Someone whose attitude I like on this is Steve Morris, because he addresses directly that you need to train a certain "attitude" - a switch in to a completely different, animal attack mode to totally repel the attack. In fact - look how animals do it - a lioness doesn't try to beat a lion, she tries to make it feel it's not worth his while - by meeting him with massive aggression.
    Last edited: Jan 6, 2008
  6. Moi

    Moi Warriors live forever x

    Your first couple of muay thai fights come pretty close. ;)
  7. Su lin

    Su lin Gone away

    Good discussion guys!

    See this is the thing about just doing a short course. I know from being in tournaments that you can step up after not training for long,adrenaline kicks in and you can't remember anything you have been taught!

    I personally feel that you need to be doing something on a regular basis, whether it be ground work based or essentially striking based, until you can do it without thinking under an incredibly high pressure situation. I mean,I'm lucky in that I haven't been in the situation of fending off an attacker, but now I have been studying kung fu for a while I know that a short course would not equip me with the confidence and second nature ability that you would probably get doing an ma. I'm by no means saying that I would attack in a manner that is second nature, but after fighting in tournaments, I know how adrenaline can work ,even when my life is not in danger.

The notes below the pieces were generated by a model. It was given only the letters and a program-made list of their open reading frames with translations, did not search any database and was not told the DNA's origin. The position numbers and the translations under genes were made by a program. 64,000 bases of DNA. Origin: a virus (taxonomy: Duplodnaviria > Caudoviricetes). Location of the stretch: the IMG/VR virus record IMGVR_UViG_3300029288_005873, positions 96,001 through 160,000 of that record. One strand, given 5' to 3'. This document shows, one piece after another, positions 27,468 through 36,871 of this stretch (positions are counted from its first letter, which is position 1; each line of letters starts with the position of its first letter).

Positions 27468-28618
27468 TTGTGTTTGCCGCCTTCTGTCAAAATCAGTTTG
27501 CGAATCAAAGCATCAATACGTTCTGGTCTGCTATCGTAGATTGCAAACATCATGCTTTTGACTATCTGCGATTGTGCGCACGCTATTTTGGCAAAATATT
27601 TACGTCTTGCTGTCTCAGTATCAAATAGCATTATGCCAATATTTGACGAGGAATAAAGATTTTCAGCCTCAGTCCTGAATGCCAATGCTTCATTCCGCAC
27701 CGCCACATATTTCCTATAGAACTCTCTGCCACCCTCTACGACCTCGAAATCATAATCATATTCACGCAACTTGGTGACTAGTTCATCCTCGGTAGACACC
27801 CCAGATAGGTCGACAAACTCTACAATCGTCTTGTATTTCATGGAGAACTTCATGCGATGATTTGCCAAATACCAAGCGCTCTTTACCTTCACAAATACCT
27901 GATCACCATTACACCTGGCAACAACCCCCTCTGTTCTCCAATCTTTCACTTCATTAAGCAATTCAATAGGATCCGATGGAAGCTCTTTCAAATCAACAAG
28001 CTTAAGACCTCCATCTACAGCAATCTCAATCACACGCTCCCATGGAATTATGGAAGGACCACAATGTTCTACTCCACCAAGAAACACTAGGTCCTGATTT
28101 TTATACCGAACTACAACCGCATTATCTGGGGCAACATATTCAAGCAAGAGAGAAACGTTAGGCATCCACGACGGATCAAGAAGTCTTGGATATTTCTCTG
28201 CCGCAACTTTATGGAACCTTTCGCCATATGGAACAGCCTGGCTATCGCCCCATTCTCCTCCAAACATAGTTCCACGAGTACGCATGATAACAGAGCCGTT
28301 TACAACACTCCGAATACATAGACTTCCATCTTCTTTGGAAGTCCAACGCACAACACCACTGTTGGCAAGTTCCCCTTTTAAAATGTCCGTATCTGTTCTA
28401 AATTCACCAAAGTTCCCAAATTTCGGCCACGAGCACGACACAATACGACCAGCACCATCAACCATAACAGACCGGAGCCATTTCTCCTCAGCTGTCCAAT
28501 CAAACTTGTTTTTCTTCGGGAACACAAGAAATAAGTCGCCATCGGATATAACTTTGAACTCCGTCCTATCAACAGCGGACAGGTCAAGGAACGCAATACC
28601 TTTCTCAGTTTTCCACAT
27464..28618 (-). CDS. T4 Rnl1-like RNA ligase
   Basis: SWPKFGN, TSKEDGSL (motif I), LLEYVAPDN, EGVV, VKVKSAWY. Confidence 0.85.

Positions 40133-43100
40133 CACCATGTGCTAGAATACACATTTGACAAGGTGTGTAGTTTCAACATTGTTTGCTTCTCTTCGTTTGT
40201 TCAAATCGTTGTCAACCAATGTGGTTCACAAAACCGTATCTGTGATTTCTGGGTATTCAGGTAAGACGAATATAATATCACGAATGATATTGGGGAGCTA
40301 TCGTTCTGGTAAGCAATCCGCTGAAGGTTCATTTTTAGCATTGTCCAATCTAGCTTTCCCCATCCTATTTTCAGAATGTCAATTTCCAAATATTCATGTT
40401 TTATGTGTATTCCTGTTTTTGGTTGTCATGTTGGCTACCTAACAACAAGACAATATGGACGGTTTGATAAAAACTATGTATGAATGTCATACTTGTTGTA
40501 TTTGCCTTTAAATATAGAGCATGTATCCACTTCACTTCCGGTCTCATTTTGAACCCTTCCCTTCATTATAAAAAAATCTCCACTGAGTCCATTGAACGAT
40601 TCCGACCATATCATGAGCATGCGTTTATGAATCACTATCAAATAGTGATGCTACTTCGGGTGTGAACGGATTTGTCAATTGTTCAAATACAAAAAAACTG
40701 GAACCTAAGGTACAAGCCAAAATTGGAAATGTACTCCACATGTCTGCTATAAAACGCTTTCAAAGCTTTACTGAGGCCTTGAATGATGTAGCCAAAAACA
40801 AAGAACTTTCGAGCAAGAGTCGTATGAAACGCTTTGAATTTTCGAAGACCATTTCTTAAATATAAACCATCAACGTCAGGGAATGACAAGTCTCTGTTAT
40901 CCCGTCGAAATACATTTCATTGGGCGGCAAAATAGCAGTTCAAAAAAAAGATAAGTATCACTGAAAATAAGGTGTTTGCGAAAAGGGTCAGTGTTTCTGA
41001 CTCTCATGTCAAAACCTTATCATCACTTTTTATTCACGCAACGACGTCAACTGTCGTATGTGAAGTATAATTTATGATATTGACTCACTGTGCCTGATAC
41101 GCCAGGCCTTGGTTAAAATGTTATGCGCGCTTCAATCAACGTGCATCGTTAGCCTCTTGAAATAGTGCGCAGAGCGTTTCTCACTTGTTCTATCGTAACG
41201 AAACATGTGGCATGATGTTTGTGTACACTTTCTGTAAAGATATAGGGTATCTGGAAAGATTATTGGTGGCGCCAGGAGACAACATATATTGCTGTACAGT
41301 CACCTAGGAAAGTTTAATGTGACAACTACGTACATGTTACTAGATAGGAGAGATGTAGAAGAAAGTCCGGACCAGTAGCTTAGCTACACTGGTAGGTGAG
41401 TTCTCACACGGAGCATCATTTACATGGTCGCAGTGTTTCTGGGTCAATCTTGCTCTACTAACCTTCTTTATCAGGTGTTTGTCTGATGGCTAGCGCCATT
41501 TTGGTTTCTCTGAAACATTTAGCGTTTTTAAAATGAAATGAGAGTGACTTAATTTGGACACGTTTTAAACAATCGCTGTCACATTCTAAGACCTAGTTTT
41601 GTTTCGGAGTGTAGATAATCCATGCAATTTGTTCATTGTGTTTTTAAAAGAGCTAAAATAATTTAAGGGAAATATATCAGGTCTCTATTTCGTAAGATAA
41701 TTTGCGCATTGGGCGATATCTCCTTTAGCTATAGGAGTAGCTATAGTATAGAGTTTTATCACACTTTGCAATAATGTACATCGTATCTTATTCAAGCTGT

8. Taffyleigh

    Taffyleigh Valued Member

    Although not quite the same as the real thing, when we train we try to make it as realistic as possible, by using threats, shout abuse at each other when attacking so defender gets the feel of ti and gets the adrenalin going, sometimes its hard to take serious and you burst out laughing especially the kids classes, as they dont take things so serious, but we do try to drum it into them that one day it could be. Also we regularly do random attacks, eg grabbing hold of scruff of neck, rugby tackling when the kids aren't expecting anything just to keep them on their toes, although this is only done with the older teenagers and also the senior classes, as we don't want parents complaining we scared the crap out of their kids!!!! Its suprising how quickly they react to the situation, no chance to think just react.
  9. Cait

    Cait da Bionic is BACK!

    you're welcome! it's sadly depressing, isn't it?
  10. adouglasmhor

    adouglasmhor Not an Objectivist